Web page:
Philip K Dick
I take back what I said before – I am a Dickhead. A fan of Philip K Dick, that is.
My introduction to Dick’s work was Do Androids Dream of Electric Sheep, which I found slightly disappointing. However, this collection of short stories is excellent. His ideas are incredibly prescient – I’ve no idea how he managed to predict with such accuracy, the sense of paranoia that developments in artificial intelligence would engender in modern society.
The collection seems to have been brought together because of a series of programmes on Channel Four. I don’t watch television, so I haven’t seen them. Having said that, I have enjoyed some episodes of Black Mirror on Netflix and can see that Philip K Dick has influenced them indirectly through the idea that virtual realities would give rise to ethical dilemmas and facilitate our darker impulses. (Or perhaps Dick influenced them directly? I don’t know the screenwriter, Charlie Brooker, so I can’t ask him if he is also a Dickhead).
I’ve seen a few interesting YouTube videos recently. I have mentioned before that I like to watch university lectures! Yes, I’m very sad. Brian Eno mentioned DeepMind in one of his talks, which led me to check out their website. It is fascinating, especially if you are interested in neuroscience and psychology, not just AI. DeepMind describe themselves as “the world leader in artificial intelligence research and its application for positive impact.”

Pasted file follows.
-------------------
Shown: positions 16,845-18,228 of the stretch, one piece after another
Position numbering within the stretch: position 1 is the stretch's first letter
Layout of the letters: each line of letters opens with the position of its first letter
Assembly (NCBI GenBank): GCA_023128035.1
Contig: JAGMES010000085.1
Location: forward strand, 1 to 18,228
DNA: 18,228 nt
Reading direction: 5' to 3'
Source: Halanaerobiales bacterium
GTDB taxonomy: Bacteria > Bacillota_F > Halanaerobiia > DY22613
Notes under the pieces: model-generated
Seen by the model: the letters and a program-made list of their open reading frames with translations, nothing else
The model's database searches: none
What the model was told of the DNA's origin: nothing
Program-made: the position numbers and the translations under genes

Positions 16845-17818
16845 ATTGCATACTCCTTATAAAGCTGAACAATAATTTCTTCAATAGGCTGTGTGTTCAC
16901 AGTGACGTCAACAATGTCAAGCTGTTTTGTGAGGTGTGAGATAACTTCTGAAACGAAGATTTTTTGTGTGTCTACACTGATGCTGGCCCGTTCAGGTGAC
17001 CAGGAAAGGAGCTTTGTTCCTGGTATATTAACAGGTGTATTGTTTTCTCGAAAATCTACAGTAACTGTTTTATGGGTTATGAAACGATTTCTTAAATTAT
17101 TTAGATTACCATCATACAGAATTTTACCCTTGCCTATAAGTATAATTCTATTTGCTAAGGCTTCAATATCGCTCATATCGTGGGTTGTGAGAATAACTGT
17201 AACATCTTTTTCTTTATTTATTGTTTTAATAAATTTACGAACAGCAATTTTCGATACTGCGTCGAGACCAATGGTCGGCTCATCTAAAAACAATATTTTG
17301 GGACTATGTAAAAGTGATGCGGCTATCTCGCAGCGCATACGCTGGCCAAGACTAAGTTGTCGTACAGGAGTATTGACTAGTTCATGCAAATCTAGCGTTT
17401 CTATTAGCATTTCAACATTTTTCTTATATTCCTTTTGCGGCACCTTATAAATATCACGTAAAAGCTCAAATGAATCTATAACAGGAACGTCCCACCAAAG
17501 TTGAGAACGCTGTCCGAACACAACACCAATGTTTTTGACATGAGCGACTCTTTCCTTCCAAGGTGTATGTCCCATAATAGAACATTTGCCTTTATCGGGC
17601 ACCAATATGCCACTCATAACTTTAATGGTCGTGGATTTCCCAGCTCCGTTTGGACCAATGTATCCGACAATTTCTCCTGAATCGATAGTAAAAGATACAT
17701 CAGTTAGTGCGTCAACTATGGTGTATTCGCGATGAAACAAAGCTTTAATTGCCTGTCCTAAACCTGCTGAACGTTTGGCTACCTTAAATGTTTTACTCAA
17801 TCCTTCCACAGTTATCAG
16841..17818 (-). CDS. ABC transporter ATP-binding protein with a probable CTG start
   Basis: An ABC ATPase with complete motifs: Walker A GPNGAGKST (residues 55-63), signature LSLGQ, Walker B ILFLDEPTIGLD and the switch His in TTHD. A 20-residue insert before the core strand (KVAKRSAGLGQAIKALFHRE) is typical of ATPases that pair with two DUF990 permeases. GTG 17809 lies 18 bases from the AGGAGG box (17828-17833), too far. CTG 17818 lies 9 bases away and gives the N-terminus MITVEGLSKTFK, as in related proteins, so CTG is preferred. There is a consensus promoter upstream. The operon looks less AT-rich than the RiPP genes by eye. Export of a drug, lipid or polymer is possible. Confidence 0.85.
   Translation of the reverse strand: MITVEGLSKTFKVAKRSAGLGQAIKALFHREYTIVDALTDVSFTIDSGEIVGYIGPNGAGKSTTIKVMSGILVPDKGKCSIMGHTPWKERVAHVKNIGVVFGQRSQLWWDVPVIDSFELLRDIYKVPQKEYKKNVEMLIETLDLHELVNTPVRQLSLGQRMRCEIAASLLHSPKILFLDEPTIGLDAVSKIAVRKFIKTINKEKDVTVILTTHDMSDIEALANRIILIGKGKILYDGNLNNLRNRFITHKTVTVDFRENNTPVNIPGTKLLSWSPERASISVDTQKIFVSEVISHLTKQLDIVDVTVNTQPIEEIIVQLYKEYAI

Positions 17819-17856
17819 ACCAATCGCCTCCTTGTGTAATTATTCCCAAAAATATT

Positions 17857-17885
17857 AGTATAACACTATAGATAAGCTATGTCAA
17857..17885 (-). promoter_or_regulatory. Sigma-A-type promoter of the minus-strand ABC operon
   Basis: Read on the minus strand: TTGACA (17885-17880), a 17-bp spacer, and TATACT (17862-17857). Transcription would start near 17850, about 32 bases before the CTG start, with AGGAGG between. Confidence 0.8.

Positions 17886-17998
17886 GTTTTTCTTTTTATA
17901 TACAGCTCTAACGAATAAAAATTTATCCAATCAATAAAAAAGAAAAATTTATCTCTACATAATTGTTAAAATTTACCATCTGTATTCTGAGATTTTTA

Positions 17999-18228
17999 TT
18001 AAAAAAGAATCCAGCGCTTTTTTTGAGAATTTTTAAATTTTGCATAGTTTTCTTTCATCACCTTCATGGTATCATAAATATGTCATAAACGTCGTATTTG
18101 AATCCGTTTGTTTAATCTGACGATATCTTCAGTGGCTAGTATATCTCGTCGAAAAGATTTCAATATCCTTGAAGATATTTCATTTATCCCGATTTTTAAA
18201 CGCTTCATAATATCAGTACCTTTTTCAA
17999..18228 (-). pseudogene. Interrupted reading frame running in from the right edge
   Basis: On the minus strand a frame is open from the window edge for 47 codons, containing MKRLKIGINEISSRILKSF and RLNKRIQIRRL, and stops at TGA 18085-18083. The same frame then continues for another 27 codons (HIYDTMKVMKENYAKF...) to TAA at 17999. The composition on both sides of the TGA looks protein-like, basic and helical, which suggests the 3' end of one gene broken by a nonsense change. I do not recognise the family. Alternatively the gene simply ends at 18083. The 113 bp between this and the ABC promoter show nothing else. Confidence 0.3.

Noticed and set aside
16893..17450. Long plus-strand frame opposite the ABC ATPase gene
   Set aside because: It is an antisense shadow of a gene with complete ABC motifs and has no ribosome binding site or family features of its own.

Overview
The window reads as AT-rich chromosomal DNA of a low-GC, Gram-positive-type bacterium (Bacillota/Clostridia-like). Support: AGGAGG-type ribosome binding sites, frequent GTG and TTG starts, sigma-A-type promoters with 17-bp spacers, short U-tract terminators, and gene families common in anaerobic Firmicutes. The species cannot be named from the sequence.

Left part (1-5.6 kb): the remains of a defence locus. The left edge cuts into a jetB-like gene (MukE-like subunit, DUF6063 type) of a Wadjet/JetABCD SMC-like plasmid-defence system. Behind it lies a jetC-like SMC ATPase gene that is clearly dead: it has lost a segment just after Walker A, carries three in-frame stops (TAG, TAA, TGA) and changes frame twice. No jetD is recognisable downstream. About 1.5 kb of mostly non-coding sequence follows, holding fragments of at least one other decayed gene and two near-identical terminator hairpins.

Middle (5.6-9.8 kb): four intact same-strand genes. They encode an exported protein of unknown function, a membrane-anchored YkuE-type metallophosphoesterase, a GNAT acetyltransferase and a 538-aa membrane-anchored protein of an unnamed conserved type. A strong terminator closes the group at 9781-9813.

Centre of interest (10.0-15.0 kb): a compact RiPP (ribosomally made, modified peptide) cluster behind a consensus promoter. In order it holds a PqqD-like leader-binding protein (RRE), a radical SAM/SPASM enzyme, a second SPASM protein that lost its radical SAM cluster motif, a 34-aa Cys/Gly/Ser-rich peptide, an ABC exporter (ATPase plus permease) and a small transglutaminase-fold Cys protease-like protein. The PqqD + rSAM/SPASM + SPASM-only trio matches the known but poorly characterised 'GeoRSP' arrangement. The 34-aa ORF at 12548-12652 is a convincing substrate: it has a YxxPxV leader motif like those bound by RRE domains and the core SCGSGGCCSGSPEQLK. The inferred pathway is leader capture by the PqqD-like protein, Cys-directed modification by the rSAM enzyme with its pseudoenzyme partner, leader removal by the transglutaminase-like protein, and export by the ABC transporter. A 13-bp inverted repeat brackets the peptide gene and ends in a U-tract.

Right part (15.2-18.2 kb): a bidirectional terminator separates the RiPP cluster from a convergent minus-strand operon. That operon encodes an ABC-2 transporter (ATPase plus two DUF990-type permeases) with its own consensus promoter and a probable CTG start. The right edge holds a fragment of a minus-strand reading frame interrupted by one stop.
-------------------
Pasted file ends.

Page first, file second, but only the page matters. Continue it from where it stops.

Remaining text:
Well, I’m not here to argue the ethics of Artificial Intelligence – I’m sure my sense of paranoia is already evident to anyone who reads this blog! It’s the misuse of our data, that causes me concern, rather than a fear of some Terminator-style rise of the machines. (Having said that, I actually had a tantrum while using a “self-service checkout” this morning – not my finest hour. Really, M&S, is it too much to ask to be served by an actual human being first thing in the morning, instead of arguing with a temperamental computer? Imagine the difference a smiling and helpful sales assistant would have made to the start of my day).
Anyway, please do look at the DeepMind website: there is a project about how AI systems learn, which is very interesting and also one on how AI systems can learn to navigate cities “as humans used to do, without maps, GPS localisation, or other aids, using only visual observations.”
Is that how humans really learned to navigate cities – “using only visual observations”? I suspect it is a far more holistic sensory experience. Perhaps humans attach memories to places, of personal significance, and use them as a breadcrumb trail? Or you may use your nose to help you navigate. Different areas of London still have different aromas – this would have been even more evident when London was a working city with tanneries, docklands, fish markets, abattoirs, etc. For example, the term ‘The Shambles’ means an open-air slaughterhouse, so if you live in a quaint city which has a road called The Shambles, then you can imagine what it must have smelled like once upon a time. Perhaps you could have followed your nose?
I’m not sure why a robot would need to ‘navigate’ a city in a human way – surely you could just program the coordinates into it or something? What do I know?
This is Techno-Luddite signing off.